How to Make Your Own Bias Binding Tape

Making your own bias binding tape is such a great idea. You can use up old fabric scraps, saving money, and your handmade binding tape can be soooooooo much prettier than anything you can find in fabric shops.

This tutorial will show you how to make a special single fold bias binding tape. I find that so many projects have you pressing open one of the folds of your bias tape, which leaves messy leftover creases, so why not make exactly what I need for my project?

The picture below shows that there is exactly one fold in my binding tape, which is exactly one fold less than what you’ll find in single fold bias tape. I don’t really know what to call this method; Half-Single Fold? Quarter-fold? Super Special Fold?

tnk13

Fabric options: you want cotton. Shirting weight cotton, or quilting cotton (which are pretty much identical twins who sometimes pretend to be each other in order to go out on sneaky dates and help each other pass tests; if you aren’t familiar with the Wakefield twins then please disregard most of this parenthetical blather).

You want a chunk of fabric that’s a decent size. We’re cutting on the bias here, and little scraps will be too fiddly. So get a scrap of fabric that’s no smaller than 12″ x 12″ and you should be good to go!

Lay your fabric wrong side up on a flat work surface. You want to establish a 45° angle to cut your bias binding tape. A 45° angle will give your binding tape the most stretch, which will allow it to hug the curves of your neckline and armholes without bunching up.

If you have a quilter’s ruler that includes a 45° angle line, then you won’t have any trouble finding and marking your bias. You can also find a printable option online (like this one, or this one).

If you don’t have a printer, and you really need bias tape right stinking now, I have another trick:

Get a piece of cardboard or bristol board and cut a square, 3″ x 3″, 4″ x 4″, whatever size you want, as long as it’s square.

Lay that square on your fabric so that two opposite corners of the square meet up perfectly with your fabric’s selvage, or grainline. The sides of your square are now both making 45° angles along your fabric. Mark that line with tailor’s chalk. Use a ruler to extend that line all the way across the fabric.

tnk2

Mark several bias lines along the fabric, with a 1″ width.

tnk3

Cut along those lines until you have enough strips for your project.

tnk4

Take a strip, turn it right side up and, with right sides facing, lay another strip across it perpendicular (that’s  “+” shape, not a “=” shape). Just the edges of each strip are laying across each other; you don’t want to waste a bunch of fabric!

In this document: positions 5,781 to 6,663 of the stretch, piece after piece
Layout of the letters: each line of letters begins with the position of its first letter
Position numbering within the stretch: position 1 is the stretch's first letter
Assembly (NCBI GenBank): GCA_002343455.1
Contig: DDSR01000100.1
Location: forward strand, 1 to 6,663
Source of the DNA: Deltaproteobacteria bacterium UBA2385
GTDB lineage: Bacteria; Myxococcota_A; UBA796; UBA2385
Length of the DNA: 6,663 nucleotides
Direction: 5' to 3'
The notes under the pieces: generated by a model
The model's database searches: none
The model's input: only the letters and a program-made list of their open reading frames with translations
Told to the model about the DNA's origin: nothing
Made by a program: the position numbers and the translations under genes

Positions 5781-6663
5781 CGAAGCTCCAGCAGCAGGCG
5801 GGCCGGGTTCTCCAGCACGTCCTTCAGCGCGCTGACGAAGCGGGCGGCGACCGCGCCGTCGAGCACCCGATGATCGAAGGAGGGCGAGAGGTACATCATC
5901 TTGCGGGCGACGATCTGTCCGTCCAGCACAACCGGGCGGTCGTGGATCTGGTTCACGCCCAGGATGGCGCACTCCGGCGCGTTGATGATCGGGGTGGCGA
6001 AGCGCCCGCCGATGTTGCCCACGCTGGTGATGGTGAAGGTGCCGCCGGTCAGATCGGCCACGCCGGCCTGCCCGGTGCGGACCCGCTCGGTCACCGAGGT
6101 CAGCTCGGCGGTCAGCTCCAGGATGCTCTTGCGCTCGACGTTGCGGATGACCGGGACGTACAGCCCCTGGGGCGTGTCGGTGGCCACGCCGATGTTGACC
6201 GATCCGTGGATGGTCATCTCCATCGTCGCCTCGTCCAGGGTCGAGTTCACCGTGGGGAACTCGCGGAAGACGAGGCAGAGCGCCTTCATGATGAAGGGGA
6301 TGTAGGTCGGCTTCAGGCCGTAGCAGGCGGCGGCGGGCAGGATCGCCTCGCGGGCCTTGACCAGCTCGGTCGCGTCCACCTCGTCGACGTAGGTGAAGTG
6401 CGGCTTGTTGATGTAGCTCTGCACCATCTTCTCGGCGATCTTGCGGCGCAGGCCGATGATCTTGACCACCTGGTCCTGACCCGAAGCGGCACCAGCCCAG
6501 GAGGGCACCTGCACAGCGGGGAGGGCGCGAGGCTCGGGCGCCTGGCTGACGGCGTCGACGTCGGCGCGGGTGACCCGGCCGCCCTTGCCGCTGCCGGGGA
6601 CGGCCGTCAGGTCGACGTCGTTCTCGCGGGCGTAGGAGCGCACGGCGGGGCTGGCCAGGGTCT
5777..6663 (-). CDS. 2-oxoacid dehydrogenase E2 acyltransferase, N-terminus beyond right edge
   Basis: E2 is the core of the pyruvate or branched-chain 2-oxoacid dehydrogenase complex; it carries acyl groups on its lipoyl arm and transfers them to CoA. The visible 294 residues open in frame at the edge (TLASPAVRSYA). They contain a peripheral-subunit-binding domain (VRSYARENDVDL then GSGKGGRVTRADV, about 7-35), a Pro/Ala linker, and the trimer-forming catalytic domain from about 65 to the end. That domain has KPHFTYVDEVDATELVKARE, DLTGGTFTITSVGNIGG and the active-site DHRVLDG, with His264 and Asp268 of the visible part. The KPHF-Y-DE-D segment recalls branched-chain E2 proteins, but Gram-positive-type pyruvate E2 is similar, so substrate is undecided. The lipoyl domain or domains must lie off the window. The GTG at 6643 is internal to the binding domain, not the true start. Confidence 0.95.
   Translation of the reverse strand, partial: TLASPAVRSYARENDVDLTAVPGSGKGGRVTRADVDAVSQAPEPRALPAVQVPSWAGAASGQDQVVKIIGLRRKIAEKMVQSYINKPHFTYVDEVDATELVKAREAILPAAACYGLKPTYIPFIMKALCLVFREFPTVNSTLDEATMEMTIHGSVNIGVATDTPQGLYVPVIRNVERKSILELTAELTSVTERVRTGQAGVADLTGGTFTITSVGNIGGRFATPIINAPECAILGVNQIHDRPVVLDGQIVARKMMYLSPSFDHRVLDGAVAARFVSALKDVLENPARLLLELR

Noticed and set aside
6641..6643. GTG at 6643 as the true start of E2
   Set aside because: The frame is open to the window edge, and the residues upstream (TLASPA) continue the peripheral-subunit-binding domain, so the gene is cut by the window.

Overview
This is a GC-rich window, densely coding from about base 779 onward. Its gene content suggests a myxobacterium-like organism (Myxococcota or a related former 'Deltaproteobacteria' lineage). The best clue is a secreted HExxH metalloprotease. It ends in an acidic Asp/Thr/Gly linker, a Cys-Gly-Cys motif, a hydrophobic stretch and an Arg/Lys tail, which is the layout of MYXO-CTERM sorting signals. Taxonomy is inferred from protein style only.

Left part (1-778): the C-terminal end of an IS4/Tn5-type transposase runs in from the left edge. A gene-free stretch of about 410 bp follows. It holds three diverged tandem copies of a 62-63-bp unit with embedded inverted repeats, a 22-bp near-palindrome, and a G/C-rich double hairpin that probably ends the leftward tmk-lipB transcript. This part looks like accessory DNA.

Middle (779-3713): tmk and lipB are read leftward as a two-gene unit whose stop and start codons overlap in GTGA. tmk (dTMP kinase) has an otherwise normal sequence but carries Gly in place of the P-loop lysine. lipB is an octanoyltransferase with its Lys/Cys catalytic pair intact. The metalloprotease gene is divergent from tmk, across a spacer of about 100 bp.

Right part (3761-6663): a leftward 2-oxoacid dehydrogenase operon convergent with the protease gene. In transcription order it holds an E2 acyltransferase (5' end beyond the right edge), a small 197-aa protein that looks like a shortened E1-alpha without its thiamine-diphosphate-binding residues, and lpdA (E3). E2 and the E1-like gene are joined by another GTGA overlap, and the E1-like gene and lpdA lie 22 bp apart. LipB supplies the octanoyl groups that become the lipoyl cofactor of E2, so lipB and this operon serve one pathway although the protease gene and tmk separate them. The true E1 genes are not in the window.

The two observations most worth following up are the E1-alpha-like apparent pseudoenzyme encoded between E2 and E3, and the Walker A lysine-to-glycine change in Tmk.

Sew diagonally across the strips, starting in one corner where the two strips intersect, and ending in the opposite corner where the two strips intersect. This will make your binding tape smooth and even.

tnk5

Trim the excess, leaving 1/4″ seam allowance.

tnk6

If your stitch line was accurate, the edge of your binding tape should look smooth and even like it’s one long strip.

tnk7

Continue sewing your strips together and trimming the excess seam allowance.

Once you have one long strip of binding tape, press all of the seams open.

tnk8

Now it’s time for a fancy trick!

I learned this trick from this tip on the Colette website. I’ve had traumatic experiences with bias tape makers in the past, and I find that this pin trick is way easier to manage when you only have two hands.

Take your fabric strip and fold over the top third.

tnk9

Stick a pin into your ironing board (consult following picture), so that there’s just enough width for the folded fabric strip to pass under the pin.

tnk10

Slide fabric through the gap under the pin,

tnk11

And press is with a hot iron when it comes out the other side.

tnk12

Keep sliding and pressing the fabric strip until you’ve reached the end. You might have to fiddle a bit with the strip when the seams are passing under the pin, otherwise it’s pretty smooth work!

Once you’ve finished pressing your strip, coil it up and save it for your sewing projects!

tnk13

Advertisements

Leave a Reply

Fill in your details below or click an icon to log in:

WordPress.com Logo

You are commenting using your WordPress.com account. Log Out / Change )

Twitter picture

You are commenting using your Twitter account. Log Out / Change )

Facebook photo

You are commenting using your Facebook account. Log Out / Change )

Google+ photo

You are commenting using your Google+ account. Log Out / Change )

Connecting to %s